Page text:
The Grails framework has reached maturity with the recent release of its 1.0 version. As Grails is becoming increasingly popular and more and more enterprise applications based on Grails started appearing, I believe that Grails developers deserve the same level of tool support that is available to plain Java developers. This applies not only to IDEs, but also to continuous integration servers. Grails projects' needs for continuous integration don't differ from needs of any other enterprise projects.
TeamCity is a continuous integration server with many unique features, like pre-tested commit, unit and integration testing, integrated test reports, tight IDE (Eclipse, Visual Studio and IntelliJ IDEA) integration, code coverage calculation and reporting, parallel builds, VCS-event-based build triggering and many others. The good news is that most of these features are available to Grails projects as well. In my short series of how-to articles I'll show you how to configure TeamCity to leverage its full power for your Grails applications.
The ultimate goal
First I'll build your appetite with a couple of screenshots from my project build to demonstrate the options you have. We will gradually get to a point when you will be able to get the same screenshots from your own Grails project, I'm sure.
You can quickly navigate to test reports.
And view the reports on-line
The generated war file of your Grails application can be downloaded with a single click
Cobertura code-coverage reports can be generated
And viewed on-line
Canoo webtest report online
How to jump-start your build process.
I assume you are familiar with Grails and TeamCity already.
TeamCity uses a powerfull concept of build agent grid, when the server distributes builds to any available build agent in the network, which is compatible with the build requirements. As Grails applications rely on Groovy and Grails installations, you need to install Groovy and Grails on at least one agent so that the agent can build your applications.
Grails projects themselves need to be configured in TeamCity just like any other projects. The only two steps that deserve our attention in this document are choosing a runner and setting agent requirements.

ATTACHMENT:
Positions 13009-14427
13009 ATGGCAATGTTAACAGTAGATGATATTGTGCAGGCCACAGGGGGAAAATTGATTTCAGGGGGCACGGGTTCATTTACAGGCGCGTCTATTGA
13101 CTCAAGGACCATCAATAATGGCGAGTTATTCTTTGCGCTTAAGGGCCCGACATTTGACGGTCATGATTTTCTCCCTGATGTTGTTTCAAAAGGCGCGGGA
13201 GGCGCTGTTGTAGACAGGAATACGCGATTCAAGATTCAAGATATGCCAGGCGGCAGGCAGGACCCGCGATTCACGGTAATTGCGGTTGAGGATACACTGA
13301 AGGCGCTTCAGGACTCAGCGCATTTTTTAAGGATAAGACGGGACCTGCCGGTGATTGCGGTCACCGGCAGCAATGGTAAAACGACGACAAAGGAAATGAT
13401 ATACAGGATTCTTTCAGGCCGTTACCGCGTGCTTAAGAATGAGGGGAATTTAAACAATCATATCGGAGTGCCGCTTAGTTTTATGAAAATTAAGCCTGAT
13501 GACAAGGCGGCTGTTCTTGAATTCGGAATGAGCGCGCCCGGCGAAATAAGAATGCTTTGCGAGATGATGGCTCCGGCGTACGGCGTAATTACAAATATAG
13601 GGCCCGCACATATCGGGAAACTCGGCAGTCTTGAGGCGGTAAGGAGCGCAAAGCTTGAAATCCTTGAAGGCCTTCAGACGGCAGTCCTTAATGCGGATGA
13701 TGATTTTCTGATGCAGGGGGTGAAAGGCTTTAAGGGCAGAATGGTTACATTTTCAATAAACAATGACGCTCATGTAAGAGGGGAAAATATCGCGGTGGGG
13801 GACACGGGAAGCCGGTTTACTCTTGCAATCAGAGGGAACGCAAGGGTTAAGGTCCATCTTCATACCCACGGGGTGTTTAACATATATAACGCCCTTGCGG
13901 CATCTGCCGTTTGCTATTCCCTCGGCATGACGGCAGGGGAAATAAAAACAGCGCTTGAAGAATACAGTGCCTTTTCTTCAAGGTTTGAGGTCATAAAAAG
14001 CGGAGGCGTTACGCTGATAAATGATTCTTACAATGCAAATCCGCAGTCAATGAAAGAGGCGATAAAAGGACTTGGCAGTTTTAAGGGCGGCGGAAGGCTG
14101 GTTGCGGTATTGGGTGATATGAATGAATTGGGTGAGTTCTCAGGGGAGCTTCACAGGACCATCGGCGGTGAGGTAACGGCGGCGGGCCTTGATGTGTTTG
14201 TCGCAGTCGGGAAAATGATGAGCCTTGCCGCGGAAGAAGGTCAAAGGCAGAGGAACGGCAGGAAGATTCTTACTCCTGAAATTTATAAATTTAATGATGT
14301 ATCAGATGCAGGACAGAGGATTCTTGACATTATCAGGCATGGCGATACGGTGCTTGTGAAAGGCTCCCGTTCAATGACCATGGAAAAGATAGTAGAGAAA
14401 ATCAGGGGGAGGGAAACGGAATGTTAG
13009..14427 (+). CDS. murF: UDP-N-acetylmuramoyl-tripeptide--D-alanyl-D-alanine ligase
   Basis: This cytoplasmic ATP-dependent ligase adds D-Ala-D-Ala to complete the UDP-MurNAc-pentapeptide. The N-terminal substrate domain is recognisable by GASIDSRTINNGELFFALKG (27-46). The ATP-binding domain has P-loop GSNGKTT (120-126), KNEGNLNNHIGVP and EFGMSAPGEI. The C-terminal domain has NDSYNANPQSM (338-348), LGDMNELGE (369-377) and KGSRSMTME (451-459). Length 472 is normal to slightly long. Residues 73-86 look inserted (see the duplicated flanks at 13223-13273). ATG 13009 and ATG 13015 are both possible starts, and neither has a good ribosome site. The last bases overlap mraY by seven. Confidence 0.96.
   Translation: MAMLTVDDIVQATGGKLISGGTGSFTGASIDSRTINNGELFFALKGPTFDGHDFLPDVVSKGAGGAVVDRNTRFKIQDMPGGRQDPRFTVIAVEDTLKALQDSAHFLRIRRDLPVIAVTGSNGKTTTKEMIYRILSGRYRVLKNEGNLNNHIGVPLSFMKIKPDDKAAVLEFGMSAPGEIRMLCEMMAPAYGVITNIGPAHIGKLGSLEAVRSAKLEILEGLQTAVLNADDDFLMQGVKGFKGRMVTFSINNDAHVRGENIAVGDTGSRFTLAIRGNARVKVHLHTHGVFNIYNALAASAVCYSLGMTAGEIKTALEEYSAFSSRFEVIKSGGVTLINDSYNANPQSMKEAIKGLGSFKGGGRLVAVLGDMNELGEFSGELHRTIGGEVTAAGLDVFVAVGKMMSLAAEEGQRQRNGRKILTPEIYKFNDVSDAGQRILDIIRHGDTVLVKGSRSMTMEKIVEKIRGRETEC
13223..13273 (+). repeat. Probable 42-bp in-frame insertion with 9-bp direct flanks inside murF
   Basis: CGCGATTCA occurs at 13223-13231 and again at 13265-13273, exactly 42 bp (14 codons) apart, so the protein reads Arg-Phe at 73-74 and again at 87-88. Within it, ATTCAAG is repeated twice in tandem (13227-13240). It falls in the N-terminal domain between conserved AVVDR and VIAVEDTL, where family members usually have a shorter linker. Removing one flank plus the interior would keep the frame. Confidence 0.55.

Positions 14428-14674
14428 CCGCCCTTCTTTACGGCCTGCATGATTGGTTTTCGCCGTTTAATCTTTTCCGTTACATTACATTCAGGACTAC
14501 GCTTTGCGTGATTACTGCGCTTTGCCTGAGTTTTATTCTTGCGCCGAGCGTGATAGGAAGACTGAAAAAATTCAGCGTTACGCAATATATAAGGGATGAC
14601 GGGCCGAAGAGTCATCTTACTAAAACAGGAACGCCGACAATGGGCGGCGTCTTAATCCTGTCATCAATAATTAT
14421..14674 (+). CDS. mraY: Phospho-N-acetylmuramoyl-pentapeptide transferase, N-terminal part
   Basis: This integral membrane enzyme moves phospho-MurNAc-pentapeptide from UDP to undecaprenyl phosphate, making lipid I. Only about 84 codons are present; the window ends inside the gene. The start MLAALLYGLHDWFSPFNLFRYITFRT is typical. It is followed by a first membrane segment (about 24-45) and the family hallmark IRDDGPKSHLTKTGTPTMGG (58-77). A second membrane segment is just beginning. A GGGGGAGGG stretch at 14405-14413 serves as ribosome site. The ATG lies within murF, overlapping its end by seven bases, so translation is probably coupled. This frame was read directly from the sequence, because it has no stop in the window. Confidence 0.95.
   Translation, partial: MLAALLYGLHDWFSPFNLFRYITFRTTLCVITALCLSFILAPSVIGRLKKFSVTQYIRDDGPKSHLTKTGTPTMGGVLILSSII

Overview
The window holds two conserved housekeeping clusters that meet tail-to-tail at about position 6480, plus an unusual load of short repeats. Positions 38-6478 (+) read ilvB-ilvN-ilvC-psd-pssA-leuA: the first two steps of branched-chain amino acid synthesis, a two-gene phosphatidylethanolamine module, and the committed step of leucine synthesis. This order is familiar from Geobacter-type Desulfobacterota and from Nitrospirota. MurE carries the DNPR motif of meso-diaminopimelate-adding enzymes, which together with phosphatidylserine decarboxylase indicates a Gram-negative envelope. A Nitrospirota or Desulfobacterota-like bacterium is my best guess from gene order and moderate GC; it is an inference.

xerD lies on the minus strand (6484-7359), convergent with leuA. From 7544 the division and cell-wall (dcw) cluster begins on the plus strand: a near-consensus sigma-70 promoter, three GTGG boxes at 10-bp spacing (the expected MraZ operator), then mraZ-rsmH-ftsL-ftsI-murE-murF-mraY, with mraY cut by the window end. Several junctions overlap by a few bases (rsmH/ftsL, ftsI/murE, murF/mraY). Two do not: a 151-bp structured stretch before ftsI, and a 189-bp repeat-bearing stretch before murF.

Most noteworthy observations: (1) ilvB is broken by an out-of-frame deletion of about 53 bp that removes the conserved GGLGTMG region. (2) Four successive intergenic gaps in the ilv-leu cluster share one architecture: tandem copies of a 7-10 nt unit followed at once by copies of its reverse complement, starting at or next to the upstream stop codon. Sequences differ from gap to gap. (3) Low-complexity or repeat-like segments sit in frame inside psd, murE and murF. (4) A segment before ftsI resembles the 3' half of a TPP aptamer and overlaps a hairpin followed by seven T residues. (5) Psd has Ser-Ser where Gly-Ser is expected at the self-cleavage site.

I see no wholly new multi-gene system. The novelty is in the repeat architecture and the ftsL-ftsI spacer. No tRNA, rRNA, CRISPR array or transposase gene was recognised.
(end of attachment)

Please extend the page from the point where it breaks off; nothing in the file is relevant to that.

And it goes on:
For a quick start I recommend using the command line runner to invoke grails commands directly as this is the easiest way to build Grails applications. The Ant runner is a little bit more demanding on configuration, but gives you many more options in exchange, so I'll cover it in a dedicated post.
Now back to the command-line runner. You specify "grails.bat" on Windows or "grails" on unixs in the Command executable field. In the Command parameters field you need to specify the grails command to invoke and and in the Artifact paths you set the path to files that your command is supposed to generate and you want to gain access to. This works well for war file generation, but for test reports it is not very convenient to have to download multiple report files. We will resolve this issue with later when configuring the Ant runner.
Configure ant runner to build the app and run tests
Configure ant runner to generate a war file.
To enable running Grails app builds only on Grails-compatible agents the following environment variables must be required to be set on the agent for all configurations:
Set the required agent environment properties
Certainly there are limitations compared to Java projects. For example, the test or webtest reports are not integrated into TeamCity and you have to retrieve them manually as project artifacts. Code coverage is also not supported for the command line runner. In the next article I'll cover the Ant runner, which will help us easily overcome these issues.